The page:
If your child is struggling in school, he will probably hear about learning styles or learning differences. He may also hear someone use the terms disability or disorder if his struggles continue. It’s important to talk to your child about differences and disabilities. It’s equally important to hear what he’s thinking and feeling.
Don’t think of this as a one-time talk. It’s really a series of talks that happen over time. The way you approach these subjects will have lasting impact on how your child sees himself and others. Here are some key ideas you can weave into your conversations with your child.
“Everyone has strengths and weaknesses.”
A great place to start your conversations is with the idea that differences and disabilities are very common. Even a young child realizes that some people are better at some things than other people. They also know that each person is better at some things than other things. Talk to your child about what you’re really good at and what isn’t as easy for you. Then ask him what he’s good at and what is hard for him.
“A disability is a difference.”
We sometimes use the word disability when a difference keeps someone from doing something others do easily. For younger kids, it helps to use obvious examples. You might consider a person with one leg to be disabled when he needs to stand or walk. But that doesn’t mean he’s disabled at everything. And if he’s doing something he’s good at, you might not think of him as disabled at all.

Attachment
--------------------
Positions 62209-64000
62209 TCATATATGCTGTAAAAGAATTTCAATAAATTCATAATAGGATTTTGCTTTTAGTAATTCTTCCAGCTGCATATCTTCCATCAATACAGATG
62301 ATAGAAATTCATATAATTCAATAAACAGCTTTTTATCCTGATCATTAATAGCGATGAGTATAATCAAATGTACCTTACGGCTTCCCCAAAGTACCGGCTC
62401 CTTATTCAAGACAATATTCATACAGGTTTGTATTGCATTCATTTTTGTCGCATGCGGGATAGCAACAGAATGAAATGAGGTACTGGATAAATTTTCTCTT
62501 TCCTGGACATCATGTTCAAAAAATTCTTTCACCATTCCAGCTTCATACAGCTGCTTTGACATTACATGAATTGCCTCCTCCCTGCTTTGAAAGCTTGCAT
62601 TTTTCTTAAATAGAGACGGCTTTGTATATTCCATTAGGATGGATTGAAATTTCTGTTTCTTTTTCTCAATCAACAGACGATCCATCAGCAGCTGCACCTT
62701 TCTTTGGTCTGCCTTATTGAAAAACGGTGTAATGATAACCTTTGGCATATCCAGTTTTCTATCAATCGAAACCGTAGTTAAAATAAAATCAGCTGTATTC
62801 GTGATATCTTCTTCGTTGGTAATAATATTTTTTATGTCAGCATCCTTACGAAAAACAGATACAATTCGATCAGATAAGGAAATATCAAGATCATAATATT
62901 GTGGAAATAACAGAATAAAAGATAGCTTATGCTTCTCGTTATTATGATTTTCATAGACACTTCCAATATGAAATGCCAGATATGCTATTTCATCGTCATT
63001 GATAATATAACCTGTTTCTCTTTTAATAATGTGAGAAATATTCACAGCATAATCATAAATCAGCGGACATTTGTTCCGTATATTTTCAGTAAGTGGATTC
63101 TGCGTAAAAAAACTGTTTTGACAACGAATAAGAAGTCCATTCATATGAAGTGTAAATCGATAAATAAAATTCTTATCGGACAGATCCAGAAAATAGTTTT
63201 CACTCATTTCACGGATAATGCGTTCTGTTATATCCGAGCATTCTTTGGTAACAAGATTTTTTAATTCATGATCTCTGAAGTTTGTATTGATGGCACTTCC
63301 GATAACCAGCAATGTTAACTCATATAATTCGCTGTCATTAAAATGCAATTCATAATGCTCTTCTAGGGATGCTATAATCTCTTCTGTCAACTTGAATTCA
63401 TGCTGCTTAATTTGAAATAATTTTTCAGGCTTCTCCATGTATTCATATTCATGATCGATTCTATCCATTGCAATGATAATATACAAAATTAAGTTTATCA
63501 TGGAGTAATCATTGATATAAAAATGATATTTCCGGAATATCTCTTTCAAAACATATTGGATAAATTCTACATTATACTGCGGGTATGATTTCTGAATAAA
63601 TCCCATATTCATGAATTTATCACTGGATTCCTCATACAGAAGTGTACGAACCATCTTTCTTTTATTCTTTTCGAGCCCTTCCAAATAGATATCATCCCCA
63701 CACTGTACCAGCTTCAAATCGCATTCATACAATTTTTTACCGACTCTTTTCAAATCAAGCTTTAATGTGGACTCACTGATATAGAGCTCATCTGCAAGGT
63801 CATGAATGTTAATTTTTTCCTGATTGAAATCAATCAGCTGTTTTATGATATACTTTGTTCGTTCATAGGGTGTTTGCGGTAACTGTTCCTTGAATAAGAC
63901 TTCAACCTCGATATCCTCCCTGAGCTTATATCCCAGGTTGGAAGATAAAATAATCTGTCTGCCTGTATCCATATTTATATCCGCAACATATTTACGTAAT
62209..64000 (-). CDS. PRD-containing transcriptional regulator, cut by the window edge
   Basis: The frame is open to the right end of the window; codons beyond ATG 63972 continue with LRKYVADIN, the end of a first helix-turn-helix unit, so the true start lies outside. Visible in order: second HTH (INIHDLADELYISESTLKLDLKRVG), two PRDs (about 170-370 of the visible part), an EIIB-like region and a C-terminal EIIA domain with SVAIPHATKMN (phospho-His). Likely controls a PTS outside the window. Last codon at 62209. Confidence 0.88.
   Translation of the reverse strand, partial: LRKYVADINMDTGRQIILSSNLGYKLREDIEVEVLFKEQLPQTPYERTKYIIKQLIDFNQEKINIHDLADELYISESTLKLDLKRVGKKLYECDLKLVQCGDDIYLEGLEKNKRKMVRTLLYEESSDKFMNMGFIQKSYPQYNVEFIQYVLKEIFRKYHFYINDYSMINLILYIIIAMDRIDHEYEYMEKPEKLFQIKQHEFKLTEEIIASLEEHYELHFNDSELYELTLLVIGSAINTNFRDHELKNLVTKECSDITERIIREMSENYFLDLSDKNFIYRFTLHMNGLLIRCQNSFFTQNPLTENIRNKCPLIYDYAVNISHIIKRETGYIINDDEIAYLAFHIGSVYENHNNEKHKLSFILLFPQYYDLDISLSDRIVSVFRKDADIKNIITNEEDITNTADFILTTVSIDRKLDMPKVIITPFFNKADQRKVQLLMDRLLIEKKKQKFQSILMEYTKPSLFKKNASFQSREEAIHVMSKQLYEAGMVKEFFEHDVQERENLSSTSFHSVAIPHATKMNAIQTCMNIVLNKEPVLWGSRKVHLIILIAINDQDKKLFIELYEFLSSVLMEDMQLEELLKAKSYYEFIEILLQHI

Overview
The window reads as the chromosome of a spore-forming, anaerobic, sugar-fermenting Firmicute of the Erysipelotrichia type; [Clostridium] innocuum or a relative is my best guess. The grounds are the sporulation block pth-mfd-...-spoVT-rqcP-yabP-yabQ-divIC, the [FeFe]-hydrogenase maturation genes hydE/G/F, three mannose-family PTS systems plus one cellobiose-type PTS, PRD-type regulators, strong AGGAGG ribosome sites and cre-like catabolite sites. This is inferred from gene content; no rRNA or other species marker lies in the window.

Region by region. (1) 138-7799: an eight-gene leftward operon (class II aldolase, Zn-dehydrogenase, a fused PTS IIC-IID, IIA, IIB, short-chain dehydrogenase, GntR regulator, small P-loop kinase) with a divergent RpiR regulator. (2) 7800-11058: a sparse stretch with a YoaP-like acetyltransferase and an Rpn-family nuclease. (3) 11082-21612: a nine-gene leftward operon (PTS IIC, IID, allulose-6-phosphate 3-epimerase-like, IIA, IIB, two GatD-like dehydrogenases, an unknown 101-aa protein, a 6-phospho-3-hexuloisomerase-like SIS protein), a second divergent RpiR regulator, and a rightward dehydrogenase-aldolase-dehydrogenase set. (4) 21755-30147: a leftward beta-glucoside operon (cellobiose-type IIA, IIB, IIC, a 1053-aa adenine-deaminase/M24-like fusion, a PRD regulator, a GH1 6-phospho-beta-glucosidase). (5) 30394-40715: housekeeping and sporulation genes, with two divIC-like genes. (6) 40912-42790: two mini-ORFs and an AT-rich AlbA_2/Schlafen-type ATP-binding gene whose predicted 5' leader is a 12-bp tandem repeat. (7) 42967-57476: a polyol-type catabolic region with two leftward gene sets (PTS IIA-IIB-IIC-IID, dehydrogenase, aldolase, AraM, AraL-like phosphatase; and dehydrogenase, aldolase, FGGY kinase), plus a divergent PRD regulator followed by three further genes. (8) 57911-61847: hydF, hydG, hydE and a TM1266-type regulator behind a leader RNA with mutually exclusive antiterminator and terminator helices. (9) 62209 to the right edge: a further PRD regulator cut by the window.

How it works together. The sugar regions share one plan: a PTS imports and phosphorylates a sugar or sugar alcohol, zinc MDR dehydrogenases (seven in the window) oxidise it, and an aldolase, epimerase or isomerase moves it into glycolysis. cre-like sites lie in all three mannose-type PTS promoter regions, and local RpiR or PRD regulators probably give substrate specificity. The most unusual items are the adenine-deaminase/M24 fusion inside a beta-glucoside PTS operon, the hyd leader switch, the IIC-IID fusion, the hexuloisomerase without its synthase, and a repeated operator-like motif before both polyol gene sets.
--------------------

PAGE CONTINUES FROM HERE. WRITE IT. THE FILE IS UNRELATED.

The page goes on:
“Some differences are easily seen, and others are not.”
You can use the example of a woman who has speech issues. If she’s not talking, there’s no way to see she has a disability. She can do many things that other people can do, and her challenges don’t have to limit her. She could be a great athlete, artist or scientist, for instance. These examples will help your child understand that differences and disabilities don’t keep people from succeeding. This is very important because you want your child to see himself and others as capable in many areas despite their challenges.
“It’s OK to talk to me about your concerns.”
The most helpful thing you can do is listen to your child’s questions and concerns. Always respond in honest but reassuring ways. Saying things like, “I’m glad you asked that question” or “I know it can feel uncomfortable to talk about this” can help to put your child at ease about discussing sensitive topics.
“There are things we can do to help.”
It’s very important to address any fears and anxieties your child may have about his issues. Reassure him there are things you and his teacher can do to make life easier at home and at school. Those may include adjusting daily routines, changing expectations at school and teaching him strategies that help him do things better.